We hear something similar from the surviving nun at one of Mother Teresa’s homes in Yemen. Many of you will remember that four Missionaries of Charity were murdered: Sisters Judith, Reginette, Anselm, and Marguerite. What is less known is that Sr. Sally, the superior, escaped detection. So here we have another type of mother, another Pietà, and another witness to the faith. In response to the violence, Sr. Sally “said to pray that their blood will be the seeds for peace in the Middle East and to stop the ISIS.”

I am somewhat desensitized to the martyrdom story of St. Stephen, and perhaps even to the vicious brutality of the Cross; but stories of these modern martyrs make it all very real. Martyrdom is brutal and bloody and sickening. The evil is palpable. Those who murder and rape do not even seem human or worthy of our prayers. How can we possibly forgive the perpetrators of such evils? Yet, Christ did, and St. Stephen did, and that dying girl in Mosul did.

Tree of LifeMy mother, far removed from the violence of terrorism, has her own wisdom to share. She would jump in between her sons if we began to fight, saying, “Hit me! When you’re hitting your brother it’s hurting me, so go ahead, hit me!” The fighting always stopped (and no one ever dared hit her!) We are all brothers and sisters. To pray for the conversion of those who are fighting us, torturing us, raping and killing us, is a supreme act of love for our God, who, like my mother, is “hurt” by our violence. To forgive is to recognize God’s love even for the terrorist and to participate in that love for the sake of all that God holds dear. Like a perfect Mother, God wants peace among all her children. The violence should not provoke us to hatred and vengeance. Martyrs, like mothers, give life. Their words are forgiveness and peace. Despite the violence, their witness is not to death, for they have “wash[ed] their robes so as to have the right to the tree of life.” Have you been a mother in this way, bringing life and love, forgiveness and peace into the world? Happy Mother’s Day!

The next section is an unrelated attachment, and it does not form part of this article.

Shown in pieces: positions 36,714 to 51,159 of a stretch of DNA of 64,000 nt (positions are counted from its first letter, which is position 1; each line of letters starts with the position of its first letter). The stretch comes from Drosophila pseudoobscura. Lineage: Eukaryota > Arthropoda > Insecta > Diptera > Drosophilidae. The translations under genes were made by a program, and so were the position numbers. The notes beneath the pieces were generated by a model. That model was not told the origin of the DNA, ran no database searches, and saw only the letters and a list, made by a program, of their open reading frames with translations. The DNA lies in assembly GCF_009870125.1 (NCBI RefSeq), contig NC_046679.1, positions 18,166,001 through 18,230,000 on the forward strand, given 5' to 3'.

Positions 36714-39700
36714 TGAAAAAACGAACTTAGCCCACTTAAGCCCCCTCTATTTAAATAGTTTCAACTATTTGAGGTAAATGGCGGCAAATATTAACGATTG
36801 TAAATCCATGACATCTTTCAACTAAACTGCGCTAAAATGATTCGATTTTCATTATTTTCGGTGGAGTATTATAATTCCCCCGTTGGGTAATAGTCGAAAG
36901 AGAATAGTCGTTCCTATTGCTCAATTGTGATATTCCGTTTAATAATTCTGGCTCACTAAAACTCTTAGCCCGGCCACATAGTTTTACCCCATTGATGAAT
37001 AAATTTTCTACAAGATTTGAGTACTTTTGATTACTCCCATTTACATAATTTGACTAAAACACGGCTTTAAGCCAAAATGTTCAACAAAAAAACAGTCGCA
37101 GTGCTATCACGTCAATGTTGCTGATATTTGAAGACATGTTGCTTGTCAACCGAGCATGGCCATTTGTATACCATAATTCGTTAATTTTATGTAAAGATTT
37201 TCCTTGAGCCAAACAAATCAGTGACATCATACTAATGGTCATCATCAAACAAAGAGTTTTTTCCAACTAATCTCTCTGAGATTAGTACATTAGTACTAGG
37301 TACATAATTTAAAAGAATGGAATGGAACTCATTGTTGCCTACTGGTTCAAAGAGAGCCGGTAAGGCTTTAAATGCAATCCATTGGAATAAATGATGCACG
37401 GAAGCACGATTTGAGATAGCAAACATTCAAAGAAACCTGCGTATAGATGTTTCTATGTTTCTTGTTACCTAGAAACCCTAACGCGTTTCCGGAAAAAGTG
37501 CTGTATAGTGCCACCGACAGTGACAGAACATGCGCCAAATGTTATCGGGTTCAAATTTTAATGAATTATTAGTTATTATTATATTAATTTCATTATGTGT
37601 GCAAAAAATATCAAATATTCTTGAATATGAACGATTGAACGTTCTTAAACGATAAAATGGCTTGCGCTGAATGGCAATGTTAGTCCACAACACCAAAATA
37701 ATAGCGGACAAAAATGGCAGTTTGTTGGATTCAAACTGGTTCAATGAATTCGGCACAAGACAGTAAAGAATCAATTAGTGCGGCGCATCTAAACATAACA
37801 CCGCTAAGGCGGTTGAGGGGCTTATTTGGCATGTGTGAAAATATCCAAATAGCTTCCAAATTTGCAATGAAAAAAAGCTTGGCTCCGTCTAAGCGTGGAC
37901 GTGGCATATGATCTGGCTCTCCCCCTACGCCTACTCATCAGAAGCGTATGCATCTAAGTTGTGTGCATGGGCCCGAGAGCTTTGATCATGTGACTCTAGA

• Mamie Collins
    Posted at 13:56h, 06 May